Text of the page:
Owen Sullivan: American Coat of Arms, Goddess of Liberty
Owen Sullivan was born in 1848 in Edgeworthstown, County Longford, Ireland. He lived with his parents and nine siblings in Randolph, Massachusetts. His case history describes his parents as “not exactly” temperate, and indicates that while Owen Sullivan did not drink, he did use tobacco. He was Roman Catholic, attended both mass and Sunday school, and worked as a shoemaker. Sullivan was arrested and convicted in 1863 for breaking and entering with intent to steal. At the time of his commitment to the Nautical Branch of the Massachusetts Reform School in May 1863 he was 5’2 ½” tall, 105 lbs., and had black hair, gray eyes, and a dark, freckled complexion. The school released him the following September at the age of fifteen to enlist in the US Navy with the rank of First Class Boy. He had no tattoos at the time of his enlistment, but his pension file describes the tattoos he likely received during his service on the USS Sabine and the USS Niagara. Sullivan bore an “American coat of arms” on his left arm and a “Goddess of Liberty” on his right arm. (6)
John James Doherty: Anchor, Heart, Star, J.J.D.O.H.
John James Doherty was already inked when he was admitted to the Nautical Branch in June 1863 at the age of fifteen for “stubbornness.” His tattoos then included an anchor, star, heart, and the letters “J.J.D.O.H.” all on his right arm. A native of Nova Scotia, Canada, Doherty was the orphaned son of Irish immigrants. His father died circa 1850 and his mother circa 1860, leaving him in the care of John Rogers of Lowell Street in Boston. He was Roman Catholic, attended mass, drank beer, used tobacco, and was employed in chair painting. At the time of his admission he was 5’2” tall, 104 lbs., and had brown hair, gray eyes, and a light complexion. Doherty was released in October 1863 at the age of sixteen to enlist as a First Class Boy in the US Navy, and served aboard the USS Niagara and USS Hartford. (7)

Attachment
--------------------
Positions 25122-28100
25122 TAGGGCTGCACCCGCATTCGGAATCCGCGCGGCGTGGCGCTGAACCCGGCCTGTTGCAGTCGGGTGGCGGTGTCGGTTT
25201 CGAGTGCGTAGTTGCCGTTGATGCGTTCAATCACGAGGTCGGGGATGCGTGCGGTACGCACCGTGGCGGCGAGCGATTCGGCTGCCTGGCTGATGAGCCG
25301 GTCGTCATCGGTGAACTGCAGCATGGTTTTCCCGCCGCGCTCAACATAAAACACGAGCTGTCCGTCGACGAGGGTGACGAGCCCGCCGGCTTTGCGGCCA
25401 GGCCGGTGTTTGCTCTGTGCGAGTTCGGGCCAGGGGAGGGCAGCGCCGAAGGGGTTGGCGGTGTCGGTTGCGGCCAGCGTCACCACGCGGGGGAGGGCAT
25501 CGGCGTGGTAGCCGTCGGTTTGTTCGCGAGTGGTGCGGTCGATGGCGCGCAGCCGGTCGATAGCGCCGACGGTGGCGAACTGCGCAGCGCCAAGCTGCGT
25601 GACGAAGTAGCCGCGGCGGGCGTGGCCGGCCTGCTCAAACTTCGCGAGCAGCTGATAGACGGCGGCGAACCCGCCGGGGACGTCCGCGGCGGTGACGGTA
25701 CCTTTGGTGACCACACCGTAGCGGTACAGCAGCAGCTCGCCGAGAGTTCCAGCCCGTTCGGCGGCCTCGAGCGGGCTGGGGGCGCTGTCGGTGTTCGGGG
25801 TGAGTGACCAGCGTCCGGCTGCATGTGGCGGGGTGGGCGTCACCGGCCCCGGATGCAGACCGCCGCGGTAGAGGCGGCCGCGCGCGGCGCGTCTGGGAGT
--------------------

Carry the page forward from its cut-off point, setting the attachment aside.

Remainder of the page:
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(1) New York House of Refuge Case Histories, New York House of Refuge Daily Journals, New York Muster Roll Abstracts.
(2) New York House of Refuge Case Histories, New York Muster Roll Abstracts.
(3) New York House of Refuge Case Histories, Charles Loring Brace, The Dangerous Classes of New York, Roster of Wisconsin Volunteers, War of the Rebellion, 1861-1865.
(4) New York House of Refuge Case Histories, New York Muster Roll Abstracts, Widows’ Pension Records.
(5) Massachusetts State Reform School History of Boys, New York Muster Roll Abstracts, Naval Enlistment Rendezvous Records, US Navy Survivors’ Certificates.
(6) Nautical School Case Histories, Naval Enlistment Rendezvous Records, US Navy Survivors’ Certificates.
(7) Nautical School Case Histories, Naval Enlistment Rendezvous Records.